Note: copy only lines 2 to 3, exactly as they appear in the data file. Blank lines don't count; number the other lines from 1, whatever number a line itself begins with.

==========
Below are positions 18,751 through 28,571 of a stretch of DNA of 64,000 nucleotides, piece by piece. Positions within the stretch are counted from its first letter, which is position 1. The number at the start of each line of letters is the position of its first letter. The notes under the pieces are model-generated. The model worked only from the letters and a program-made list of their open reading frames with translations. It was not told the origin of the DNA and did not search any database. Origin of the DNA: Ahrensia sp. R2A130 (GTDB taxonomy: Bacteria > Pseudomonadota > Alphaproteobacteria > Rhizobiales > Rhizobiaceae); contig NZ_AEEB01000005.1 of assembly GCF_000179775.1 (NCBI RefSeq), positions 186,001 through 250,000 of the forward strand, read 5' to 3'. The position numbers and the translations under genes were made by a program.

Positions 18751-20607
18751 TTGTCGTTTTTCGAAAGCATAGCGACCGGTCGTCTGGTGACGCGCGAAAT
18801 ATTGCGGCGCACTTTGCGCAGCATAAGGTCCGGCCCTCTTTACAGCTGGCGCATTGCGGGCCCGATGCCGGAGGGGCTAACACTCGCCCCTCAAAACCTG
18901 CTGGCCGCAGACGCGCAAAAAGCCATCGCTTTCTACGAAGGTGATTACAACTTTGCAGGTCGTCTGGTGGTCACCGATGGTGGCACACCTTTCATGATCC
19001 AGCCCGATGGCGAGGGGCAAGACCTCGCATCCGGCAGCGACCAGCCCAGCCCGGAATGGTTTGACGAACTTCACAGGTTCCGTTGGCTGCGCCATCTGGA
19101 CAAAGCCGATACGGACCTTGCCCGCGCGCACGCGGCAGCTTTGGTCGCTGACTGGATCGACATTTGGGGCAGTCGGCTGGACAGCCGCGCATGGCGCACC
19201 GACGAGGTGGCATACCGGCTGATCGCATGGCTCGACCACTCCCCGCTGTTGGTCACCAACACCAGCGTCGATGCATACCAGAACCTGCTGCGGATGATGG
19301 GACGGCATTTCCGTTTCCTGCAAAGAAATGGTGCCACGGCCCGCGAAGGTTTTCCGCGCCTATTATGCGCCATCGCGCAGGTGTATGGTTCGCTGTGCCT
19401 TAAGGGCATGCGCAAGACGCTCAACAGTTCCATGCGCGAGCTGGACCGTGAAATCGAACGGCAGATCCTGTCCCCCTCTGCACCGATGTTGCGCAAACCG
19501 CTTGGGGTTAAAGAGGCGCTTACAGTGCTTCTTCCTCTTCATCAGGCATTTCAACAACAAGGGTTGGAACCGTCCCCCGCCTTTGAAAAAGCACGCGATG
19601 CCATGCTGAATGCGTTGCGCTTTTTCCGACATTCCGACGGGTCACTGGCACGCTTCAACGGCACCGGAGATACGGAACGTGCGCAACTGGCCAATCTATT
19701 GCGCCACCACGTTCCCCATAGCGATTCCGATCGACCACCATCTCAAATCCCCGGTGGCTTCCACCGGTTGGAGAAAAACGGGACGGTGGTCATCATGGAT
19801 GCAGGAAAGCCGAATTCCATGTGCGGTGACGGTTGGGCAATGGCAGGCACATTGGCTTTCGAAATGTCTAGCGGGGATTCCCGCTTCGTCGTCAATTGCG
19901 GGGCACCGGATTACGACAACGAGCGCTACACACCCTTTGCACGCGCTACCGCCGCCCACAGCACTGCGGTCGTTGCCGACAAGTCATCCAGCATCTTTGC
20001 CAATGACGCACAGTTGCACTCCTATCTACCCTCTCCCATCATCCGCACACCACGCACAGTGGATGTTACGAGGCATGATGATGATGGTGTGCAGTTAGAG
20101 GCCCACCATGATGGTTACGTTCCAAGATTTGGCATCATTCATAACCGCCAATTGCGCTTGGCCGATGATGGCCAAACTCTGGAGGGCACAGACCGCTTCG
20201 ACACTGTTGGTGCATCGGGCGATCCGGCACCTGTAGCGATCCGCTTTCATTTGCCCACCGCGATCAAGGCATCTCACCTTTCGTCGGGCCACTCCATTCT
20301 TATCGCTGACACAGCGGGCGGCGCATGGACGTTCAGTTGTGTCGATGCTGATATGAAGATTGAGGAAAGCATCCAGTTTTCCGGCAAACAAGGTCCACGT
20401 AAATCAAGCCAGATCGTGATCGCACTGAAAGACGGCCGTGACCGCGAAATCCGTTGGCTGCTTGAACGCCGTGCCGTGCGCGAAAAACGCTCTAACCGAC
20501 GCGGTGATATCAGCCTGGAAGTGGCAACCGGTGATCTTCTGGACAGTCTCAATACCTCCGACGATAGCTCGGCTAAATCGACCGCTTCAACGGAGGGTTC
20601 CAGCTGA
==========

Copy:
Positions 18751-20607
18751 TTGTCGTTTTTCGAAAGCATAGCGACCGGTCGTCTGGTGACGCGCGAAAT